Coffee has become a significant part of our culture is such a short time: it’s a point of contact, getting together and catching up with friends; it is used to rev us up, to focus the mind and allows us to push-on when we have a deadline to meet but the eyelids are getting heavy.
People assume that, as a nutrition health geek, I am anti-coffee. I certainly used to be, but I love a good coffee and I have made peace with my desire for coffee by ensuring the coffee I drink is only of the very best quality and only in small amounts.
As with much of the world of nutrition, there are few absolutes when it comes to coffee drinking but increasingly studies are showing that consumption of regular but not excessive amounts of caffeine (found in tea but far more so in coffee), offers some significant health benefits, so below I have highlighted some pros and cons of the UK’s favourite hot beverage:
Drinking coffee has been found to …
- boost metabolism and can therefore enhance performance when exercising
- increase reaction time and improves cognitive function
- contains low levels of B vitamins and a range of minerals
- appears to be protective against dementia, Alzheimer’s and Parkinson’s disease
- reduces the risk of getting type 2 diabetes and liver disease
- contains good levels of cell-protecting anti-oxidants
So coffee appears to be protective against some serious chronic diseases and is physically and mentally performance enhancing – really positive! However, don’t forget that caffeine is addictive, which by definition means that you will need more and more to get the same level of benefit and this can then lead to some negatives associated with excess coffee consumption:
- for those who are poor sleepers, caffeine can really impact on ability to get to sleep or stay asleep. Caffeine is a significant stimulant of the brain (psychoactive), more so for some than others. I know that I have a certain gene that means I process caffeine slowly. This means it stays in my system for longer than those who are able to process caffeine more quickly. You don’t need a gene test to know this. There are those who can drink a double espresso after dinner and be fast asleep an hour later. For people like me, caffeine after around midday will affect my sleep – even an afternoon cup of green tea can affect my sleep.
- again it’s very individual, but exceed your limit of caffeine and you can trigger feelings of anxiety and a racing heart.
- caffeine can add stress to tired adrenal glands, leading to exhaustion and an inability to cope with stressful situations.
Quality, as with all food and drink, is key. Nutrients benefits and caffeine content varies a lot. Surprisingly, the weaker filter / jug / gravity-feed coffee and cafeteria makers, where the water is passing though the coffee slowly, tends to pick up little flavour but lots of caffeine. A powerful espresso machine, or a stove top coffee maker that uses steam pressure to push the water through the coffee quickly, picks up lots of flavour but much less caffeine because the water is in content with the coffee for far less time. So strong and short is better than endless cups of weak-flavoured coffee.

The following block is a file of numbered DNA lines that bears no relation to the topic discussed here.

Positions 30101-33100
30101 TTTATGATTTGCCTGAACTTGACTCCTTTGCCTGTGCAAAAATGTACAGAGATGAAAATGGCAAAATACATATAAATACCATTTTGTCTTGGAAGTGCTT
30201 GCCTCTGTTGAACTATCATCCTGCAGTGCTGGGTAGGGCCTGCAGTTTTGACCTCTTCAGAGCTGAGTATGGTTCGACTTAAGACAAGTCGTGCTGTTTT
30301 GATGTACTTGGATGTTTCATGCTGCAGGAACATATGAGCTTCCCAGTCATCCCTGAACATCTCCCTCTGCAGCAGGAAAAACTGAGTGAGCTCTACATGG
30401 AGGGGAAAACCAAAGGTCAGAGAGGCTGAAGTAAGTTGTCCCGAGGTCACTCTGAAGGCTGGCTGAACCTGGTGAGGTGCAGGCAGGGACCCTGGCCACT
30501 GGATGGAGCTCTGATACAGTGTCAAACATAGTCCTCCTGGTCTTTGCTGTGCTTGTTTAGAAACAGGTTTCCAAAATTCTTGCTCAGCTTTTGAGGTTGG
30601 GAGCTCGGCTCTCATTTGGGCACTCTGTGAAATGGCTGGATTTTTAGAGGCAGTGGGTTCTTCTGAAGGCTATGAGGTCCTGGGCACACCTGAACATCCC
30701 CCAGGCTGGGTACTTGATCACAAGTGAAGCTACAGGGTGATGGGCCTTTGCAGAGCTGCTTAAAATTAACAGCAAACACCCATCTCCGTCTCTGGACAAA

Aim for coffee that says ‘Fair Trade’ on the packaging. This not only means you are supporting the financial welfare of the growers, being fair-trade also means the beans will have been sprayed with far less pesticides and fungicides as this protects the pickers. Standard coffee beans are highly sprayed, and these chemicals will still be present when you drink the coffee.
Decaffeinated coffee is becoming increasingly popular. I have an issue with this (the same applies to decaf tea). The standard process of extracting the caffeine from these crops requires steeping in chemical solvents. This not only adds a chemical load to your coffee / tea but the process negatively affects the beneficial anti-oxidants found in coffee and tea.
If caffeine doesn’t agree with you, if you are adrenally weak and you know you need to cut the coffee but cannot imagine life without it, then you need to source organic, fair trade, water (Swiss method) or CO2 decaffeinated coffee, as these methods are far gentler and less toxic. Do remember however that decaf coffee and tea will still contain a small amount of caffeine.
And then there’s the matter of that pastry, muffin, plate of biscuits – whatever it may be, that you associate with your coffee or that grabs your attention as you wait to order at your local coffee shop. This is one of the biggest problems with our hot beverage obsession, the desire for something sweet to have with it!
Finally, it also matters what you put in your coffee and what you have with your coffee. It is often the vast amounts of milk, sugary flavorings, processed creamers and sugar / sweeteners that make a somewhat healthy drink really unhealthy. There is A LOT of sugar in milk – lactose, naturally occurring sugar, never mind what other sweeteners you are adding. Having 2 – 4 caffé lattes a day means you are consuming huge amounts of sugar from milk plus lots of oestrogen and growth factors that exist in milk, which can be very detrimental to health. So, just because you’re drinking your calories, don’t forget to focus on the quality and quantity.